So do you still get that, on the street, people noticing you from Ally McBeal these days?
Gil Bellows: Sure, absolutely. It still seems to be something that people are excited about and just want to share the fact that they enjoyed it so much.
So you worked in a lot of TV before and after this, so I was just wondering where this series stands out for your, in your career?
Gil Bellows: Boy, in television, it's definitely the best thing that I've ever been a part of, for sure. I think it's one of those things that, 30 or 40 years from now, will still have some sort of anecdotal connection to the storytelling.
So I was curious if there was any favorite memory from either Calista or anyone else that stands out while you were making this series?
Gil Bellows: Well, the thing that I really enjoyed about working with Calista was I loved laughing with her. Sometimes we'd just laugh and we'd end up laughing for two or three minues, uncontrollably, non-stop. I loved that. People didn't really get to see that, so it's kind of a special thing that happened on the set.
There has been some talk of some of these other popular series doing reunions, so has there been any talk of an Ally McBeal reunion at all?
Gil Bellows: I've been asked that, but I haven't been involved. I have no idea.
Would that be something you'd be interested in, getting together with all the old cast-matest again?
Gil Bellows: I think it'd just be good to get together and break bread and find out what's going on in people's lives, more than anything else.
So you have a film called Unthinkable that is in the works for next year, so is there anything you can say about your role in that?
Gil Bellows: Sure. That's a film directed by Gregor Jordan starring Samuel L. Jackson, Michael Sheen and Carrie-Anne Moss. It's a sort of a reflection on... it's an argument on torture. It's a really clever, really well-executed film. I also produced a film called Temple Grandin as well. It will come out in February as well and it's about the real-life person, Temple Grandin, and it stars Claire Danes, David Strathairn, Julia Ormond and Catherine O'Hara for HBO.
Oh, wow. Will that debut on the network then and did you act in that at all or was it strictly a producing role?
Gil Bellows: It will debut on the network and it was strictly a producing role.
So is that something that you're getting more into these days, the producing side?
Gil Bellows: Yeah. I'm in a little bit of all of it. I've just co-written a script that we're trying to put together called All Along the Watchtower with the writer-director Ali Selim, who wrote and directed Sweet Land, which I developed and executive produced. Anyway, All Along the Watchtower is the story of Gene Roberts, who was Malcolm X's bodyguard and when Malcolm was assassinated, there was this photograph that went out the next day in the newspapers of this young man giving Malcom CPR. That was Gene and after that, after Malcolm's death, Gene joined the Harlem chapter of the Black Panthers and when the Panther 21 were arrested in 1970 for conspiracy to bomb department stores and traffick weapons and kill police officers and over 100 other felony counts, the star witness for the prosecution was Gene Roberts because the entire time he had been an undercover cop.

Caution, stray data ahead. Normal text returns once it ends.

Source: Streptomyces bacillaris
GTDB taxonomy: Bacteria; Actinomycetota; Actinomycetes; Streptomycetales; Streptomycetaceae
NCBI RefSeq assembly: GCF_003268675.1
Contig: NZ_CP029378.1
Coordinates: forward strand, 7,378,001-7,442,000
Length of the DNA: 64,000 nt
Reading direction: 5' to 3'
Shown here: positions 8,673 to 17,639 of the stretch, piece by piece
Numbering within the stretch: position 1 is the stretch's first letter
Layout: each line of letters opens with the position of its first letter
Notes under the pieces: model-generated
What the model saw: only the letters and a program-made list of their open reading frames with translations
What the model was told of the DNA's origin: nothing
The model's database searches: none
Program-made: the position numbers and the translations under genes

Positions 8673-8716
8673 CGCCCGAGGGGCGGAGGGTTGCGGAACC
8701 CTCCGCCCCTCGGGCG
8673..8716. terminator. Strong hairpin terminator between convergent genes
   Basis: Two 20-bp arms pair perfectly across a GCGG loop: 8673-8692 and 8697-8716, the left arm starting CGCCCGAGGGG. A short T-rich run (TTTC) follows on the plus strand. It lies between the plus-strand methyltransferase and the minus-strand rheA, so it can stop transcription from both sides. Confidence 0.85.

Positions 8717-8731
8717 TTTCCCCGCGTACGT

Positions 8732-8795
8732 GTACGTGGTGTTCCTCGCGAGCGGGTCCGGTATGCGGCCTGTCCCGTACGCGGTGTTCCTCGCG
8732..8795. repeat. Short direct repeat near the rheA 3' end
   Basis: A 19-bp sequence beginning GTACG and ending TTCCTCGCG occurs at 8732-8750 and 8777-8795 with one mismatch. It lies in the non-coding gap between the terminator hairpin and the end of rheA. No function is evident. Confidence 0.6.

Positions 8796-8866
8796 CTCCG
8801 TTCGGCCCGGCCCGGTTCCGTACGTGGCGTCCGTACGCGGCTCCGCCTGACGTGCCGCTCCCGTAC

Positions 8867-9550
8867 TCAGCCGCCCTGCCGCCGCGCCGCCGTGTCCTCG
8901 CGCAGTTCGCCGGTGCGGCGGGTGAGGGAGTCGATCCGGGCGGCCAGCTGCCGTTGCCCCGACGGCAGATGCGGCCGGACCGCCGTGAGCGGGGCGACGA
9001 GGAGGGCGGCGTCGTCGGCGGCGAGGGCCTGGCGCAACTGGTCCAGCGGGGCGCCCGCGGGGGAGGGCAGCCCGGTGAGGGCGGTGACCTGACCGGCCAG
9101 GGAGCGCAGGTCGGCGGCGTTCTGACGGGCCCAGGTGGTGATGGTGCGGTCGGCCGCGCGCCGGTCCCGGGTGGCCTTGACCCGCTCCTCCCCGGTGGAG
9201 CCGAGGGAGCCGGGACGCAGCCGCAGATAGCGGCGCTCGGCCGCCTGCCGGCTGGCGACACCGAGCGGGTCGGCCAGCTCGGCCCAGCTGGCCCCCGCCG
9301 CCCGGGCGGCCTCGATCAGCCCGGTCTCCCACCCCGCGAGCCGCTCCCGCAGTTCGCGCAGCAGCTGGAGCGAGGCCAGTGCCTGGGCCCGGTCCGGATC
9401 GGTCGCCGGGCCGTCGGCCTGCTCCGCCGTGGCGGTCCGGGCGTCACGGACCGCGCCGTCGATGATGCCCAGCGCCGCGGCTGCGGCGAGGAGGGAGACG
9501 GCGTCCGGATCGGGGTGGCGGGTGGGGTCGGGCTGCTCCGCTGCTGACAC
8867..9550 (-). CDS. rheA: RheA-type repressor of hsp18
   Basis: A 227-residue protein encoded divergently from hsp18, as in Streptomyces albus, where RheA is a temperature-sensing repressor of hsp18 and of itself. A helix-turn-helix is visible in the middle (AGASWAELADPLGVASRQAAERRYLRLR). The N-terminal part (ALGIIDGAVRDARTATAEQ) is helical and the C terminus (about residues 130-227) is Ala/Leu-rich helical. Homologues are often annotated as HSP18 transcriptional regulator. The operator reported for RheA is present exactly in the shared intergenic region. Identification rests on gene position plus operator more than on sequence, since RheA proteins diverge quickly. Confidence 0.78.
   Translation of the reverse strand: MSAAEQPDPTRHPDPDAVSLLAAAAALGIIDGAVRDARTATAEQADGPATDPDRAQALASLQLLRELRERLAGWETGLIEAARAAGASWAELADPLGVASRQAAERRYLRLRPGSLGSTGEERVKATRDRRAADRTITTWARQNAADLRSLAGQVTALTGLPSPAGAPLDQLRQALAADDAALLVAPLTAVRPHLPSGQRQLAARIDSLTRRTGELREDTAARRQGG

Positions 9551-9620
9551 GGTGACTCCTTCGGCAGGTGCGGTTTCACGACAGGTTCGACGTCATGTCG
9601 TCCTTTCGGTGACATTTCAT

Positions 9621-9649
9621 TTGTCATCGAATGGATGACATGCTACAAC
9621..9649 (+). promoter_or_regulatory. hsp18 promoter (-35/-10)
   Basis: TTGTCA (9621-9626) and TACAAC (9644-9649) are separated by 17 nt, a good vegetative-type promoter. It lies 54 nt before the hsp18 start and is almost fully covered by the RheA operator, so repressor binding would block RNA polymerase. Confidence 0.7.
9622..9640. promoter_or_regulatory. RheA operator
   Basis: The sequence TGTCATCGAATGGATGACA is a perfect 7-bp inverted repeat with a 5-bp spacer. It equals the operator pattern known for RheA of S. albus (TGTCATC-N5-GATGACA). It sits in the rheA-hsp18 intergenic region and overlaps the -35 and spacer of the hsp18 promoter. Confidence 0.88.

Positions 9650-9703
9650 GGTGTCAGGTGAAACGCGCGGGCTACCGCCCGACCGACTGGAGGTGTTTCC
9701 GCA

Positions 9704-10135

Wow. That sounds amazing. So, is that still in the writing stages then?
Gil Bellows: We just completed it so we're now going to go out and find ourselves a Gene Roberts to play it.
Excellent. I'll definitely keep my eye out for that. So, finally, what would you like to say to all the fans of the show about their support throughout the years and what to expect from this new DVD set?
Gil Bellows: Well, first of all, I'd like to thank the fans for their support. We have amazing fans that were devoted to that show so I'm just glad for them that they're finally going to be able to own the DVD's so they can watch them. What I'm excited about as well is there's this new generation, late teens or early 20s who were too young, at that point, to watch the show, who I think would really love it. I think that's the great thing about boxed sets, is it gives a whole other generation an opportunity to experience the magic and excitement that got people interested in the first place.
Excellent. Well that's all I have for you, Gil. Thanks so much for your time and the best of luck with all your new film projects.
Gil Bellows: Thank you. Take care.
The gigantic Ally McBeal: The Complete Series 31-disc set and the Ally McBeal: Season 1 six-disc set will both be available on DVD on October 6.